Researchers in the Netherlands are developing laser technology to enable “virtually painless” injections without needles in what they call a breakthrough that will ease fear and lower the threshold for vaccinations.
The “Bubble Gun” uses a laser to push tiny droplets through the outer layer of the skin, said David Fernandez Rivas, a professor at Twente University and research affiliate at the Massachusetts Institute of Technology who founded the idea.
The process is quicker than a mosquito bite and “should not cause pain” because nerve endings in the skin are not touched, he said, adding this would be studied further.
“Within a millisecond, the glass that contains the liquid is heated by a laser, a bubble is created in the liquid, pushing the liquid out at a velocity of at least 100 km per hour (60 mph),” he said during an interview at his lab.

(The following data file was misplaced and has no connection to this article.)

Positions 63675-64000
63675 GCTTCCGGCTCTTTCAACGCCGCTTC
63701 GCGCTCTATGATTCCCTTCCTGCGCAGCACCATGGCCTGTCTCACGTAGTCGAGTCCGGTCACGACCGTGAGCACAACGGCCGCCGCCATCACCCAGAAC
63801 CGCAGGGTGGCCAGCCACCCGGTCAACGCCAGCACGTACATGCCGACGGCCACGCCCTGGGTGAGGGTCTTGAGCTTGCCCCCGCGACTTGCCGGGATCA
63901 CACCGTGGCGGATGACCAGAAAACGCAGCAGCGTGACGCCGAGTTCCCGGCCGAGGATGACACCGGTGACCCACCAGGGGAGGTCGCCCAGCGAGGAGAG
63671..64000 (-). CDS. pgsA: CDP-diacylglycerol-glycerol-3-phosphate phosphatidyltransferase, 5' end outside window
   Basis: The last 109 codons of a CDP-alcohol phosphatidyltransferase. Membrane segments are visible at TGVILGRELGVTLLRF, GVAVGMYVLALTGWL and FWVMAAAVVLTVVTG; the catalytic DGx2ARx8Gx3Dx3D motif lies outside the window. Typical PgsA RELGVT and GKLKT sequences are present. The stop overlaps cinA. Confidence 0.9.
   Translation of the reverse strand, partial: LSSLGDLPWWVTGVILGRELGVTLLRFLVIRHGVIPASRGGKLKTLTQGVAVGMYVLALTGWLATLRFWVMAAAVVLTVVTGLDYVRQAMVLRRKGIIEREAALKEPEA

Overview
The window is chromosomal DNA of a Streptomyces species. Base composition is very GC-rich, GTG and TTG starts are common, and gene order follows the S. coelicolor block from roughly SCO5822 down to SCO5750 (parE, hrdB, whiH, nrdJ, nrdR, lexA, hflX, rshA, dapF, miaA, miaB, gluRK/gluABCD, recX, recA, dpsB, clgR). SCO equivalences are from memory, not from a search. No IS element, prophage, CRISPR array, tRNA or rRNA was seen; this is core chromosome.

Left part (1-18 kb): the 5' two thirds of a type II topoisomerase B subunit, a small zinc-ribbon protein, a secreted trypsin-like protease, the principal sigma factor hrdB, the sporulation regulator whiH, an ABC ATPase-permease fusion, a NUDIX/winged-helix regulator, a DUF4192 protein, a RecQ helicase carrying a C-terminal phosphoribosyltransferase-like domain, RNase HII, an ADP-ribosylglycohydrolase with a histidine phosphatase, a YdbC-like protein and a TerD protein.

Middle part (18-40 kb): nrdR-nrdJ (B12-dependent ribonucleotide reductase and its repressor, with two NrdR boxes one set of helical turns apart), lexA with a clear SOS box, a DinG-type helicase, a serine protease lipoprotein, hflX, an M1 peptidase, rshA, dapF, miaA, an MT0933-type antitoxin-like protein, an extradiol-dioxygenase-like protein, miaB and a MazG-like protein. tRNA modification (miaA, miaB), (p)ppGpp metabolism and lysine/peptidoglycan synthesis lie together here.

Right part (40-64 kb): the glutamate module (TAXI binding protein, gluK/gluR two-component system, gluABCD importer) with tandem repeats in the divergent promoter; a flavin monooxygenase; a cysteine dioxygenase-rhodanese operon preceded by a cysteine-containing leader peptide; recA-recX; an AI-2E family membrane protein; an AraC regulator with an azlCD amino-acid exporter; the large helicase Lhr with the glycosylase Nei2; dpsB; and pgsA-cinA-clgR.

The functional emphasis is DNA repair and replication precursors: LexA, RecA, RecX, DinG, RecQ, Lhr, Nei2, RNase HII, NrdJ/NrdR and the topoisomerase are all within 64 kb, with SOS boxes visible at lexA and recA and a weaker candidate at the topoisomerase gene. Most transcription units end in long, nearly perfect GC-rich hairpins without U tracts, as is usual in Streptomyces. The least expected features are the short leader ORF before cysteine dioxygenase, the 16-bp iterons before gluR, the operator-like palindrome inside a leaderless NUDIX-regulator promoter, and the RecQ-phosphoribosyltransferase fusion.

“That allows us to penetrate the skin without damage. We don’t see any wound or entry point.”
Rivas expects the invention will not only help more people get vaccinated, but will also prevent the risk of contamination by dirty needles and reduce medical waste.
Testing on tissue samples has successfully been carried out with a 1.5-million-euro ($1.73 million) European Union grant. An application for funding to begin human testing with volunteers is expected to be submitted this month, Rivas said.
A new start-up company will collaborate with the pharmaceutical industry to test and market the “Bubble Gun” technology, he said.